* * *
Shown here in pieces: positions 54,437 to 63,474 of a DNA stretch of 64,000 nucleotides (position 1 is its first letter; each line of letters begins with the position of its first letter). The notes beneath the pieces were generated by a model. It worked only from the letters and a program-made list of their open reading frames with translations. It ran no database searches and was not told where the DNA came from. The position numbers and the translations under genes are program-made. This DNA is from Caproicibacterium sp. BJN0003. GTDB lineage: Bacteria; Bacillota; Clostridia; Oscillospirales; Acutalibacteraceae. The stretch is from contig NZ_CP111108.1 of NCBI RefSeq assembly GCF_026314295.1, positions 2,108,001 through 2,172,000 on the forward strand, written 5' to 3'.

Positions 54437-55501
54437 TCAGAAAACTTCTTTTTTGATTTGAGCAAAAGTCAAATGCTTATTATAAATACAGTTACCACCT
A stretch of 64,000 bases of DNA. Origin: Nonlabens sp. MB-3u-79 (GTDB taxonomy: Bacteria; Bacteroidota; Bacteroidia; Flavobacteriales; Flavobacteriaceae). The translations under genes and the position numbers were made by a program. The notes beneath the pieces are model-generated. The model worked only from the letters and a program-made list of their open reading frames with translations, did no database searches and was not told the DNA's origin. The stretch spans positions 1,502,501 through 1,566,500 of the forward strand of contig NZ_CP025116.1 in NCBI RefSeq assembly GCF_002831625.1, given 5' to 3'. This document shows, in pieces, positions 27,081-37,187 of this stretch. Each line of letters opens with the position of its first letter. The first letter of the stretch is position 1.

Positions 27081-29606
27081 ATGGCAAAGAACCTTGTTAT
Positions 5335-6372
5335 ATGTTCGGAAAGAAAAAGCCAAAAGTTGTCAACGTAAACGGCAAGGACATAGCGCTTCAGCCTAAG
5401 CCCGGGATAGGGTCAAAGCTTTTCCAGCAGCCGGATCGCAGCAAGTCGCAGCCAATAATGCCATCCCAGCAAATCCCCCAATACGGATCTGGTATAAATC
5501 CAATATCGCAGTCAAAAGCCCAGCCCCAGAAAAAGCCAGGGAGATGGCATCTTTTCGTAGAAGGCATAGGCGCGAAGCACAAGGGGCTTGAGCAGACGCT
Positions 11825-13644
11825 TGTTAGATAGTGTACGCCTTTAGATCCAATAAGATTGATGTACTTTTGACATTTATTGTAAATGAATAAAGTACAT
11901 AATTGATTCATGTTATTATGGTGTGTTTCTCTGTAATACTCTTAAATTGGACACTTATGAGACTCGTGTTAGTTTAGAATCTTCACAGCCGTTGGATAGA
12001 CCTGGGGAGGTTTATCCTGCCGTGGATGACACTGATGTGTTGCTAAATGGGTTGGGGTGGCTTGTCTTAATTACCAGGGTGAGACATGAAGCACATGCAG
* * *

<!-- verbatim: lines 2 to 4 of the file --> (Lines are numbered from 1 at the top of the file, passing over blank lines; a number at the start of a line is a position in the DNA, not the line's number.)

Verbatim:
Positions 54437-55501
54437 TCAGAAAACTTCTTTTTTGATTTGAGCAAAAGTCAAATGCTTATTATAAATACAGTTACCACCT
A stretch of 64,000 bases of DNA. Origin: Nonlabens sp. MB-3u-79 (GTDB taxonomy: Bacteria; Bacteroidota; Bacteroidia; Flavobacteriales; Flavobacteriaceae). The translations under genes and the position numbers were made by a program. The notes beneath the pieces are model-generated. The model worked only from the letters and a program-made list of their open reading frames with translations, did no database searches and was not told the DNA's origin. The stretch spans positions 1,502,501 through 1,566,500 of the forward strand of contig NZ_CP025116.1 in NCBI RefSeq assembly GCF_002831625.1, given 5' to 3'. This document shows, in pieces, positions 27,081-37,187 of this stretch. Each line of letters opens with the position of its first letter. The first letter of the stretch is position 1.